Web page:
Pastoral Care Action Team (PCAT)

The Pastoral Care Action Team (PCAT) provides caring support, both spiritual and practical, and opportunities for deeper connection and spiritual growth to all in the congregation, as we move together through the joys and challenges of life’s journey. In addition to developing and running programs throughout the year, PCAT also offers several on-going service and support groups.



PCAT supports and coordinates the activities of its subgroups as well as a number of support/affinity groups listed below.


Serving the Whole Congregation

Covenant Groups Meet once a month in small groups to provide opportunities for spiritual reflection on various themes.

Lay Ministry Assist the Minister in providing support to individuals who request the need for a caring person who can listen and respond with empathy and understanding.

Volunteer Services Network Provides meals and rides to people in our Congregation who are in need. Contact:


Affinity Groups

Men’s Group/Women’s Group Weekly meetings on topics that help us know and be known by others more deeply.

Jewish Heritage Group Gathers monthly to learn about, share personal experiences and celebrate Jewish culture.


Support Groups

Child and Family Support Committee Supports families with children and adults with special needs and mental health issues. CFSC page

Support Group for those with Elderly Parents Meets once a month to address the challenges of caring for elderly parents.

Support Group for those with Chronically Ill Partners Meets once a month to address the challenges of caring for chronically ill partners.

Remembrance Gatherings Meets as needed during the church year to provide a ritual for members and friends in the congregation to remember a loved one and to share conversation with others.


Support Group Information

If you would like to start a support group, PCAT has set up guidelines and has many helpful resources for you here in this public folder. Anyone who would like to start a group should contact the PCAT Chair at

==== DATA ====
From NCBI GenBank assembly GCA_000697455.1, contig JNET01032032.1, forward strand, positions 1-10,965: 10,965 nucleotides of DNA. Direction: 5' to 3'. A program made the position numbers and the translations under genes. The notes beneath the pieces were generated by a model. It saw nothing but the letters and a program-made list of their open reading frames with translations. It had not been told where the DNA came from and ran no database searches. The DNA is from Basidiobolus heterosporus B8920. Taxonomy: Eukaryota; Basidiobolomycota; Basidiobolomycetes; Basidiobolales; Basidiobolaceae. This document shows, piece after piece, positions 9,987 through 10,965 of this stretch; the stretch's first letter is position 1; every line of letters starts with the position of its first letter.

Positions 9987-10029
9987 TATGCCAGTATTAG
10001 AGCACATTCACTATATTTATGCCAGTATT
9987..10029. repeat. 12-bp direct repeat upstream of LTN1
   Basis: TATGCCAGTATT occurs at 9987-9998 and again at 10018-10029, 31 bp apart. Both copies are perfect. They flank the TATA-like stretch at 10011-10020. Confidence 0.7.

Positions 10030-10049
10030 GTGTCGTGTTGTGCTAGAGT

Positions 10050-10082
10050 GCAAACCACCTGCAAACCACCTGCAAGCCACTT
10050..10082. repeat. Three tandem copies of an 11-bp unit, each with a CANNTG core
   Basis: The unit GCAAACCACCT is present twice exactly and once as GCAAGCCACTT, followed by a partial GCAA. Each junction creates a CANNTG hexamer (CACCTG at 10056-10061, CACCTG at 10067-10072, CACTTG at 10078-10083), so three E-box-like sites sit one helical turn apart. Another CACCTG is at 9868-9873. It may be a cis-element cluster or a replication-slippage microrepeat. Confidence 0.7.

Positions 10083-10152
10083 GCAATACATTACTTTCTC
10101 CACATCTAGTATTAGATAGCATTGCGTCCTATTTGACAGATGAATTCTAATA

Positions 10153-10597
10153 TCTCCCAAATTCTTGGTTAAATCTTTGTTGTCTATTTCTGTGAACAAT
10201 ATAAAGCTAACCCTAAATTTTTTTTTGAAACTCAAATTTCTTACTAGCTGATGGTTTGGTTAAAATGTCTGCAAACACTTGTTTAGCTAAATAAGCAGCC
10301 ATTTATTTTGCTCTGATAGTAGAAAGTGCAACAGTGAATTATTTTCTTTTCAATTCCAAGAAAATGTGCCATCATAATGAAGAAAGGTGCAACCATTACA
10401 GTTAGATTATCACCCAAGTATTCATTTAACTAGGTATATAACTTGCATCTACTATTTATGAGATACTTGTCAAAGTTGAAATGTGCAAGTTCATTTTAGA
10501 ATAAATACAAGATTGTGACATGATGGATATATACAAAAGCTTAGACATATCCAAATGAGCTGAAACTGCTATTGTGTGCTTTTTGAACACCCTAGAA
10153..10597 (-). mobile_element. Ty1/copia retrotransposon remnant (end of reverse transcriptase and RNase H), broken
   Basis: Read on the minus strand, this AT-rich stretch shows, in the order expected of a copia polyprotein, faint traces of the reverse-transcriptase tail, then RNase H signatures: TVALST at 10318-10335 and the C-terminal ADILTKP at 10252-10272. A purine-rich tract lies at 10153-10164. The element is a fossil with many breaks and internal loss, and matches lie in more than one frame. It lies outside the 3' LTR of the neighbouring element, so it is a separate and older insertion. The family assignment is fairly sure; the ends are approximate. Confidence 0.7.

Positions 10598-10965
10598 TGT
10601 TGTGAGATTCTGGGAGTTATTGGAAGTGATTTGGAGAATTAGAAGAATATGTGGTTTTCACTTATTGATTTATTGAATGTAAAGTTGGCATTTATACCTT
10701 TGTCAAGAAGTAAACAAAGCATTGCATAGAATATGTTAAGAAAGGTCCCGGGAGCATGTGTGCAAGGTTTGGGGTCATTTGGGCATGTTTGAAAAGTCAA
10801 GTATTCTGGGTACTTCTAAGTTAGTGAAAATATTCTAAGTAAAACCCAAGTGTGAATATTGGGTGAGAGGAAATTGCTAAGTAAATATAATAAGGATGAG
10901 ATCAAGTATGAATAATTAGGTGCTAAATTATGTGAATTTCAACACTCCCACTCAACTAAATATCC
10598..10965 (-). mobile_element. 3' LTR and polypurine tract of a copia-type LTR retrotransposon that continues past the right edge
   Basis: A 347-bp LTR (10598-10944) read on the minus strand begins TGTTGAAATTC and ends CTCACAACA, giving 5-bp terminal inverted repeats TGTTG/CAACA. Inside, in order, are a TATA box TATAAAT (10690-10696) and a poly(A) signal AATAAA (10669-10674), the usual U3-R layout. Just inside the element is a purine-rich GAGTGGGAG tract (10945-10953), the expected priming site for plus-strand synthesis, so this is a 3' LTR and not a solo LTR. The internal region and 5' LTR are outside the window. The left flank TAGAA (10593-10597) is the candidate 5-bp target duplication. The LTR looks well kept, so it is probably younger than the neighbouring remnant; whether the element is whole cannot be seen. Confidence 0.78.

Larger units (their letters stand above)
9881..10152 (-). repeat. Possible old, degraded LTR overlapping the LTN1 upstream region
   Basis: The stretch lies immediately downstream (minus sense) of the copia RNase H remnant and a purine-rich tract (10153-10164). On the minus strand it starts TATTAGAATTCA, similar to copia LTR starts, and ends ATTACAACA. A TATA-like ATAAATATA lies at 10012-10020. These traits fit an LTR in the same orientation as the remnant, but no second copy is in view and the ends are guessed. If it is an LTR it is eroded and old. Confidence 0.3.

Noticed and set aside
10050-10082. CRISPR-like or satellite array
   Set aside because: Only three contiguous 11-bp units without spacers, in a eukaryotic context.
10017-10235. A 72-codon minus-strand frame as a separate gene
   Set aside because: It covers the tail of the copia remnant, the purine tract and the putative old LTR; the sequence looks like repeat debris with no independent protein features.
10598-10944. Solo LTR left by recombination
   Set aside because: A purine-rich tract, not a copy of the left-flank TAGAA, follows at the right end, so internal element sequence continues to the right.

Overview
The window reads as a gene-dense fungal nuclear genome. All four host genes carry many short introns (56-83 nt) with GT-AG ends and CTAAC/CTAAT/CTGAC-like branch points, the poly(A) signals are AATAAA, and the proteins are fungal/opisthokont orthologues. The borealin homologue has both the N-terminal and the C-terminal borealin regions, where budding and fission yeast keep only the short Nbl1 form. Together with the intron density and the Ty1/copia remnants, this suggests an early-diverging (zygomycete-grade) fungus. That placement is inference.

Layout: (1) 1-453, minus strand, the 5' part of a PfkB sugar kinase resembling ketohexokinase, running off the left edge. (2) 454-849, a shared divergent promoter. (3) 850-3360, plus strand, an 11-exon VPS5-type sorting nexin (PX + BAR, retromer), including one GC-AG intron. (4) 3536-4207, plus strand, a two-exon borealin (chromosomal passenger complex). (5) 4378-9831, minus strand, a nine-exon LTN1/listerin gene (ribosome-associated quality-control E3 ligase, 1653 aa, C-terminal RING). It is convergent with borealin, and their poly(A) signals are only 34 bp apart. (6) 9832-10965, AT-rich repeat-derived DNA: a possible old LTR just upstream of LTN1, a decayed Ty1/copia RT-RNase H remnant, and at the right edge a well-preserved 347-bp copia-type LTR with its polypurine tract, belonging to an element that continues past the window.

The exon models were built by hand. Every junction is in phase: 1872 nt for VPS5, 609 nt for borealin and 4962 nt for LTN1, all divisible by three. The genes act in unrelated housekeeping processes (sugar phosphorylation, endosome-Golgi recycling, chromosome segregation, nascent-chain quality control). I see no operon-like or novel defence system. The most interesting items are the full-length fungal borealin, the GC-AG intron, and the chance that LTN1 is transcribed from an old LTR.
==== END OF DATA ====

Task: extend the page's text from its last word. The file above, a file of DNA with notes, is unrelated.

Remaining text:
Resources for the Coronavirus

Simple Tips for Self Care
If you find yourself getting anxious during the day, try the following:

Find a comfortable chair or couch to sit on in a quiet space, if possible.  Begin by placing your feet on the floor and closing your eyes.


  • “Ground” yourself in your body by first focusing on your feet flat on the floor. Feel your soles, toes and heels making contact with the floor.
  • Focus on the back of your thighs making contact with the seat of the chair.
  • Notice the weight of your hands resting on your thighs
  • Just rest for a moment in the sensation of the awareness of your body


  • Place the ring finger of one hand on your belly button.
  • Next, move the same hand above the belly button and below your breast bone.
  • Take a slow deep breath in through your nose and feel your hand rising as you breathe into your abdomen. Count slowly to 4.
  • Purse your lips and breathe out through your mouth to the count of 8. The extended exhalation allows your body and mind to relax.
  • Repeat for 6-10 breaths.
  • As you breathe into your abdomen, you allow the pent up energy many of us hold in our chest area during periods of anxiety or stress, to RELEASE. Your abdominal area softens.
  • Chest breathing is what gives us headaches, chest discomfort and shoulder tension.
  • Do this exercise at least once a day alone, and with a family member in the house or a friend, neighbor, or family member over the phone.  This daily practice can help with sleep, high blood pressure, and increased heart rate. In addition to good nutrition and exercise, it goes a long way to keep you healthy.

Simple Meditations (Free audio recordings on meditation and relaxation) (UCLA Mindful Research Center website. Free guided meditations) (Free online Mindfulness Based Stress Reduction (MBSR) program. See the Thich Nhat Hanh Ten Mindful Movements under “Yoga 1”)

The free phone Apps Calm and Insight Timer also contain some calming techniques and meditations.